4. Regarding HPV. It does not "cause" cervical cancer. People who have cervical cancer also have HPV, but many many people live with HPV and never have cervical cancer, genital warts, or any other symptoms.

5. HPV has a vaccine now and is widely available in the US. HPV is also detectable in routine pap smears. It is also the case that a person is more likely to contact HPV the more sexual partners he or she has. There would probably be no way to control for that in a study- participant self-reporting is often not 100% reliable: people lie, don't know, or forget.

6. Lastly, Americans are not leaving their sons intact because of "lack of Medicaid coverage". They are doing so because they are taking the time to research the procedure and decide for themselves, not continuing to circumcise just to fit in or because someone else told them to.

Anonymous said...

Circumcision is bad medical practice, quite simple.

Removing sexual tissue from babies (who are of course not having sex) is not a viable way to go about tackling any sexually-transmitted disease.

This is a throwback to the Victorian age of sexual phobias, of discouraging masturbation and sex in general.

If we wish for the sexual transmission of HIV and other viruses to decrease then education and provision of barrier protection is the answer, NOT dangerous surgery on newborns who have no say in the matter and are not engaging in sexual activity.

We would never justify a reduction in HIV transmission in female-genital-mutilation-practicing populations; sewing women up, removing the clitoris or any part of the external genitalia is likely to a) reduce the number of sexual partners she has (who wants to have sex when it's mainly just painful) and b) perhaps protect her slightly from HIV-contraction as women have the same cell types men do, to which the virus attaches and enters.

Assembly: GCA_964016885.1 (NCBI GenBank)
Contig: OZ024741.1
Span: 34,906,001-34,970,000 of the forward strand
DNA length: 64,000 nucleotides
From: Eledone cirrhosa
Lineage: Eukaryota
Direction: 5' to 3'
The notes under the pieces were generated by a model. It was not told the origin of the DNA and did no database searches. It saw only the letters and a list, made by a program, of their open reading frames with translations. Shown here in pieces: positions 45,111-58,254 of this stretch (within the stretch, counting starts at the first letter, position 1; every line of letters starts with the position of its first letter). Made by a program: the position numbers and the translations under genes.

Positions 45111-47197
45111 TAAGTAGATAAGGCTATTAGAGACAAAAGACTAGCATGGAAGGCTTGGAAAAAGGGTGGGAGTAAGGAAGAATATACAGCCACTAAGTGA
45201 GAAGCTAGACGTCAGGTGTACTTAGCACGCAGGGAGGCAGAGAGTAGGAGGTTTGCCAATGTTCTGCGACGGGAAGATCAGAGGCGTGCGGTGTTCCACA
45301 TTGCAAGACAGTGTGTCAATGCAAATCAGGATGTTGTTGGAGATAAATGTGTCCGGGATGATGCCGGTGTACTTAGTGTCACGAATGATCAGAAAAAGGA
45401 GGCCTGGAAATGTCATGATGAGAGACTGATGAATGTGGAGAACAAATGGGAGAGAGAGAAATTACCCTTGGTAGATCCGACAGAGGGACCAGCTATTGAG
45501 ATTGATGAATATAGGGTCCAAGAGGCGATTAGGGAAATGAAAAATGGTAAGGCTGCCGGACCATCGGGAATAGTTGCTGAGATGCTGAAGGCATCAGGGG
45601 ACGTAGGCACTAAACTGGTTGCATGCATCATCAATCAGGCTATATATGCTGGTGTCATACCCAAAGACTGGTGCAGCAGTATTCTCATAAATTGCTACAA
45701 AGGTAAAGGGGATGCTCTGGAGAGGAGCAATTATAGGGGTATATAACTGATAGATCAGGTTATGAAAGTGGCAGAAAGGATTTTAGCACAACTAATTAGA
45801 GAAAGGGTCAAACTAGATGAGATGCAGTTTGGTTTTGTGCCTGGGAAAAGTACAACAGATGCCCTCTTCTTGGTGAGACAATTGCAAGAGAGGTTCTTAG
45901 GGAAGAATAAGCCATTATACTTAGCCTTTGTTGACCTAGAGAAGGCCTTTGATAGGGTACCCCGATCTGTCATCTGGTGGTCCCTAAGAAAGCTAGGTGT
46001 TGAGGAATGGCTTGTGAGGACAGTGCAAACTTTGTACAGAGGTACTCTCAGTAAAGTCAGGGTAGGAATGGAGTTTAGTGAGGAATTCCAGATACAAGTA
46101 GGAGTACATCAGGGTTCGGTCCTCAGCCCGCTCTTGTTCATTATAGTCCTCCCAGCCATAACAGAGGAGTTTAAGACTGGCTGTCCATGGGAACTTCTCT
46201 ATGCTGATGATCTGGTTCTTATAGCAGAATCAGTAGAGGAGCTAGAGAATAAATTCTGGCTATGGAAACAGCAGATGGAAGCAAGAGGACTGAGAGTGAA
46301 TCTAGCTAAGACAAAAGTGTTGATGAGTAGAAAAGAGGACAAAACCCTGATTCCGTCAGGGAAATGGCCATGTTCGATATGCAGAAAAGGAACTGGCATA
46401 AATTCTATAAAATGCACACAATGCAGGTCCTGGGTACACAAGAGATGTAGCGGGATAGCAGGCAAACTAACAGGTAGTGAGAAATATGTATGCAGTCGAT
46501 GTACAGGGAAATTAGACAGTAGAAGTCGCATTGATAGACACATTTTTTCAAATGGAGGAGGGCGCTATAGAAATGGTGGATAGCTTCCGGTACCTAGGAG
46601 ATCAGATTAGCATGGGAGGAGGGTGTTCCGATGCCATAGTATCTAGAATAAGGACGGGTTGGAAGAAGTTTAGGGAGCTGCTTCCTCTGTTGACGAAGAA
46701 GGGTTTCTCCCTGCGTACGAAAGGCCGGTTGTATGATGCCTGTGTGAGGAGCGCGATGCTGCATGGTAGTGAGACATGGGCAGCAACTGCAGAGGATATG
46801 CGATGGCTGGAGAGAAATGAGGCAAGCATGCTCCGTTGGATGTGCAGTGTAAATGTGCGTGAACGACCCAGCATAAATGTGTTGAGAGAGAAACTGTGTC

FGM is unacceptable because it's dangerous, painful and an horrific act to perform on an unconsenting, unknowing child.

The same goes for MGM.

If we educate our children about sex and STDs then they can make their own decision to have some of their erogenous tissue removed if they so wish. They should also use condoms because as Caroline has said, being circumcised does not REMOVE the risk of HIV transmission. It is ignorance which spreads this virus, not the normal components of the human body alone.

The foreskin has other functions in sex and basic physiology. Men circumcised as adults report loss of sensation; the glans dries up, there is less mobile tissue and this reduces female lubrication during sex.

We are born with our sexual organs as they are for many reasons.

This needs to end now - this is a human rights issue.

Anonymous said...


Why to use a correcting surgery for another extreme anomaly (phimosis),as a preventive of something else that the patient is also not suffering of?
A circumcised man is also a potential patient,regardless of his "lower" chances.Both,circumcised and uncut males need better protection than the reduced advantages that circumcision may dare him.
And still,why to extirpate a healthy foreskin from males who are not otherwise engaged in sexual deviations off marriage?
Is that a preemptive conditioning pro-sex or a punishment discriminated by gender?
Are women more protected by similar surgeries?
To keep producing studies that find secondary uses for circumcisions,in the face of the damages and side effects that trigger on the healthy organ functions of the patients,from infections to other complication risks,is to keep extending the uses of bad quack medicine.
It doesn't prevent blindness anymore.Unless its proponents are deeper in it than others.

enithhernandez said...

I agree with previous commenter. Cutting babies to remove normal and functioning part of their body to 'possible' prevent HIV violates human rights and it is barbaric. The only way to prevent HIV is by using a condom and education.

Robert said...

If someone proposed cutting the genitals of girls in order to protect adult men from a sexually transmitted disease like HPV, most people would be outraged. Why does our society tolerate the double standard? Why we are not outraged when someone proposes cutting the genitals of boys in order to protect adult women from a sexually transmitted disease?